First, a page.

Homes in rural Nova Scotia are taking longer to sell, which can indicate cooling demand or overpricing. Setting the list price according to market value will be key to getting homes sold in the coming months.

Home Sales See a Notable Decline

Fewer Homes Sold in June

After the spring market peaked in May, the number of homes sold dropped in June across Nova Scotia, with 1,003 homes sold compared to 1,094 in May. This decline is typical for the summer selling season.

Regional Sales Data

The decline in home sales was observed across all regions:


– Halifax Dartmouth: 508 homes sold (down from 557 in May)

– Annapolis Valley: 160 homes sold (down by 2 from May)

– South Shore: 79 homes sold (down from 97 in May)

– Highland Region: 48 homes sold (up from 37 in May)

– Northern Region: 114 homes sold (down from 124 in May)

– Cape Breton: 54 homes sold (down from 65 in May)

– Yarmouth: 40 homes sold (down from 44 in May)


The Highland area’s increase hints at buyers possibly driven by local affordability or amenities attracting buyers.

Median Home Sale Prices: Fluctuations Across the Board

A Closer Look at Prices

Here’s a snapshot of median sale prices for June:


– Yarmouth: $249,000 (down from $327,500 in May)

– Cape Breton: $274,000 (up from $255,000 in May)

– Highland: $286,000 (steady from May)

– Northern Region: $277,450 (down from $280,000 in May)

– South Shore: $398,000 (down from $399,000 in May)

– Annapolis Valley: $369,500 (down from $375,000 in May)

– Halifax: $555,000 (up from $550,000 in May)

– Nova Scotia: $445,000 (down from $450,000 in May)


Median sale prices reveal much about local demand and market conditions. The significant drop in Yarmouth could indicate a correction or a shift in the types of homes being sold. Cape Breton’s increase suggests growing interest and possibly higher-value properties entering the market. Halifax’s slight increase, while still maintaining a high median, indicates a stable but cautious market.

Significant Activity in Key Regions


Let’s zoom in on some specific areas that have seen significant activity:


– **Halifax Central**: 2 homes sold (down from 8 in May); median home sale price: $918,250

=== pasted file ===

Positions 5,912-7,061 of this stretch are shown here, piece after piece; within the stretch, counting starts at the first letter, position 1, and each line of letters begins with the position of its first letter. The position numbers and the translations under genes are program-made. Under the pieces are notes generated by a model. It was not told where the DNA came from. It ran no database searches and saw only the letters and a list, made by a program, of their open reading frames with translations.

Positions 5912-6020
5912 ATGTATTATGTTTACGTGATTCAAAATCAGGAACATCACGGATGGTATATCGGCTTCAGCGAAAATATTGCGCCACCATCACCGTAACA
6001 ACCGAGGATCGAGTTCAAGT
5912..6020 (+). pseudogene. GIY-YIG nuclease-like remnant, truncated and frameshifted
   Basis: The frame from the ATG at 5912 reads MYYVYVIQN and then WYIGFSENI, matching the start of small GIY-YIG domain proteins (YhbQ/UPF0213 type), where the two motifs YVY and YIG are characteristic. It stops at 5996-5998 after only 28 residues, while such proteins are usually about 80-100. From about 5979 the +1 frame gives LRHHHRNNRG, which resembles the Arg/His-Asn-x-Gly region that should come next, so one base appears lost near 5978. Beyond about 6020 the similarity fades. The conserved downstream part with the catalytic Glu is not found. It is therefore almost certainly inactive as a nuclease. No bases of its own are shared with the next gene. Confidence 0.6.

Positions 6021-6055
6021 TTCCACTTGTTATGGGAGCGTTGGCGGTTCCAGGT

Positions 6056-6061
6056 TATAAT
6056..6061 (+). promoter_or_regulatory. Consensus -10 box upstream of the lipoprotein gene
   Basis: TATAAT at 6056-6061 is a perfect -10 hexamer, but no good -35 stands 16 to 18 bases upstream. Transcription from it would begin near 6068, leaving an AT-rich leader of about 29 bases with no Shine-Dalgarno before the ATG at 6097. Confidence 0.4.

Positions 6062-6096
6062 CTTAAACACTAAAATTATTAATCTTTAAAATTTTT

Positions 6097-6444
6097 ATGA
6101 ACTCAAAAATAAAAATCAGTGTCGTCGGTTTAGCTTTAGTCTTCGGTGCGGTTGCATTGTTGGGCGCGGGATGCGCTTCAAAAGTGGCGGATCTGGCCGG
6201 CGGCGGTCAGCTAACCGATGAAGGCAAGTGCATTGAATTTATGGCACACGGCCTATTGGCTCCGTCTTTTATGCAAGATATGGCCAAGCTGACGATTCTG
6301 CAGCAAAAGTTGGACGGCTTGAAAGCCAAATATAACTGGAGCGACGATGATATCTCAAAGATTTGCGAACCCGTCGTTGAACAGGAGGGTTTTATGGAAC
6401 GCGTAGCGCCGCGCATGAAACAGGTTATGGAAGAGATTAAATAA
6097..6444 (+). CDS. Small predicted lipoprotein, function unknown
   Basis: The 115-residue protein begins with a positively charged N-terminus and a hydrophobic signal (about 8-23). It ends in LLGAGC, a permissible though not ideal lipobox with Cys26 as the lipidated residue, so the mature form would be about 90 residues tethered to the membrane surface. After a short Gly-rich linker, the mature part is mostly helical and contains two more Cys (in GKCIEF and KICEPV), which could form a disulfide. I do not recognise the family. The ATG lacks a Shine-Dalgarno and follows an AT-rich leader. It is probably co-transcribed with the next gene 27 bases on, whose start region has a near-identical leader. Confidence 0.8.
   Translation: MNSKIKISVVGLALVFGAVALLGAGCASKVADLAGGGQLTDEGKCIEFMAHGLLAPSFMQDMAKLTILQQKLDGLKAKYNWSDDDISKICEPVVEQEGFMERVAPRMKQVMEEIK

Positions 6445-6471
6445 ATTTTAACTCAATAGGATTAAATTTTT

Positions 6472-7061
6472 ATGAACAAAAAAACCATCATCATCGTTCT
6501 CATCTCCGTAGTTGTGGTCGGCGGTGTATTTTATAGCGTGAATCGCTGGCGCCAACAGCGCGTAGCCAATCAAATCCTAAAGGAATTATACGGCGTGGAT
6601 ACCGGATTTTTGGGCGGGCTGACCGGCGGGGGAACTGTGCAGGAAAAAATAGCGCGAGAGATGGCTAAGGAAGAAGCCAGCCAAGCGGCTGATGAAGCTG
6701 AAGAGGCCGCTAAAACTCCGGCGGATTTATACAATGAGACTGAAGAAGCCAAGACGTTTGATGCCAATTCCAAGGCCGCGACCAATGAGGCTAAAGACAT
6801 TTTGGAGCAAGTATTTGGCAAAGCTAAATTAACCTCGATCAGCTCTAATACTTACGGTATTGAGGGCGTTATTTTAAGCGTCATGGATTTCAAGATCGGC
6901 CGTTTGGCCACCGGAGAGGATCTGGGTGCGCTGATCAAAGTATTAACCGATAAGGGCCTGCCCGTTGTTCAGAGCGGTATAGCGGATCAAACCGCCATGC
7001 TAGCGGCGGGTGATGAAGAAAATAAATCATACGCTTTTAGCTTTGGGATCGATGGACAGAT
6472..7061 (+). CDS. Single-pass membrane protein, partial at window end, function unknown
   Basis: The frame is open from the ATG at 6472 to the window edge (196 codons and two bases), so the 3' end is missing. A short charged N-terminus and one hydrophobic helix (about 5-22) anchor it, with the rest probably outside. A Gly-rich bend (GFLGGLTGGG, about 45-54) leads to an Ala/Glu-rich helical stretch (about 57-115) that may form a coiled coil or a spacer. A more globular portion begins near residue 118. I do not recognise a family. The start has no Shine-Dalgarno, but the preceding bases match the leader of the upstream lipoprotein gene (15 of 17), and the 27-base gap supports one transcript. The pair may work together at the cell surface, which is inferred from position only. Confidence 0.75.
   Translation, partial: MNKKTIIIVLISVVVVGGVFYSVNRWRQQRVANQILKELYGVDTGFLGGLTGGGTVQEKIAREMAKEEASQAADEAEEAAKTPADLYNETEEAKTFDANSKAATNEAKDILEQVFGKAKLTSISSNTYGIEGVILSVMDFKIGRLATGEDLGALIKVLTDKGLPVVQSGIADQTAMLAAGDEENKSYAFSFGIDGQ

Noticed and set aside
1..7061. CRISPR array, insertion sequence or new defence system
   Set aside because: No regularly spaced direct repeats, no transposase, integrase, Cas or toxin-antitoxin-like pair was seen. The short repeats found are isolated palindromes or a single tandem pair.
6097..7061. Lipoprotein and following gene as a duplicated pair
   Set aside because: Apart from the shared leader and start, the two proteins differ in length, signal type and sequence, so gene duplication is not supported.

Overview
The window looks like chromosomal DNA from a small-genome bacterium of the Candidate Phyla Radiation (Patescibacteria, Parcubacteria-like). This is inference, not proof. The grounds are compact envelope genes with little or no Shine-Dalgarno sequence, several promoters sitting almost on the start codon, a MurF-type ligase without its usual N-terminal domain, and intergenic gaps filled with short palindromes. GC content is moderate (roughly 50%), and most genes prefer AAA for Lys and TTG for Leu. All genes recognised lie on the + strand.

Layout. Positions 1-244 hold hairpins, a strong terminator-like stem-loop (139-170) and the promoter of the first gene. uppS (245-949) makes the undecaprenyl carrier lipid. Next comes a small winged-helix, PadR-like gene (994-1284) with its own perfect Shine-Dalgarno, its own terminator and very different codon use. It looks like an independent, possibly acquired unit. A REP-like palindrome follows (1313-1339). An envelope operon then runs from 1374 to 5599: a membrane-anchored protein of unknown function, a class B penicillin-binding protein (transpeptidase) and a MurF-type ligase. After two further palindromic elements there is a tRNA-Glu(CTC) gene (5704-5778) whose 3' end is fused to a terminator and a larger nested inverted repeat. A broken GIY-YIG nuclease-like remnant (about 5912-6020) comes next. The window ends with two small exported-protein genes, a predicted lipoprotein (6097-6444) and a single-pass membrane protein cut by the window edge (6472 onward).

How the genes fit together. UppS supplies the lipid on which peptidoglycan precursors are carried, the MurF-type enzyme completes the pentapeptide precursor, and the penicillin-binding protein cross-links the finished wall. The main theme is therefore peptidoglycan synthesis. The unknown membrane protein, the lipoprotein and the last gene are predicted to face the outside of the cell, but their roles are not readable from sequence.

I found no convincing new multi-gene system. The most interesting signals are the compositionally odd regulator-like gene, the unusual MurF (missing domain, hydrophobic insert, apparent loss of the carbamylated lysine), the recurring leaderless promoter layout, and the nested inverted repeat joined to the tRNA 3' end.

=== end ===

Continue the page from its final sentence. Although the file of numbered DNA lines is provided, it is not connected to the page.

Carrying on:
– **Bedford**: 45 home sales (down 7 from May); median price: $660,000 (down from $700,000)

– **St. Margaret’s Bay/Timberlea/Tantallon**: 44 home sales (up 2 from May); median price: $569,900 (down from $650,000)

– **Waverly-Oakfield-Fall River**: 14 home sales (down 2 from May); median price: $662,500 (down from $782,853)

– **Windsor/Falmouth**: 5 home sales (up from 2 in May); median price: $399,000 (up from $340,000)

– **Greenwood**: 7 home sales (down from 8 in May); median price: $445,000 (up from $432,500)

– **Bridgewater**: 12 home sales (down from 17 in May); median price: $379,000 (down from $412,500)


Bedford and St. Margaret’s Bay remain popular, though the drop in median prices suggests sellers might be adjusting expectations to meet buyer demand. The significant price drop in the Waverly-Oakfield-Fall River area indicates higher-end properties sold in May. Windsor and Greenwood are showing signs of increased activity and rising prices, likely due to new construction in Windsor and military transfers to CFB Greenwood.


New Construction: A Surge in Building Permits

More Permits Issued

Kings County saw a significant jump in building permits in June, with 58 permits issued, mostly for triplexes and duplexes. West Hants Municipality granted 64 units in a multi-unit development, suggesting an increase in rental housing rather than homes for sale. This might help the detached home inventory as some homeowners may switch to rentals for downsizing and reduced maintenance.

New Construction Prices

With the median sale price for new construction in Nova Scotia averaging $599,900, newly built homes are often out of reach for many buyers. However, if you’re in the market for a newly built townhome or detached home, Bedford and Timberlea/Tantallon areas offer the most selection. For new semi-detached homes, Falmouth/Windsor is the spot to consider.


June’s real estate market in Nova Scotia showed signs of cooling after the spring market peak in May. With growing inventory and longer days on the market, buyers may find more negotiating power, especially outside of Halifax. Going forward, sellers will need to adjust their pricing and marketing strategies to attract buyers in this increasingly competitive market.


Dawn Magee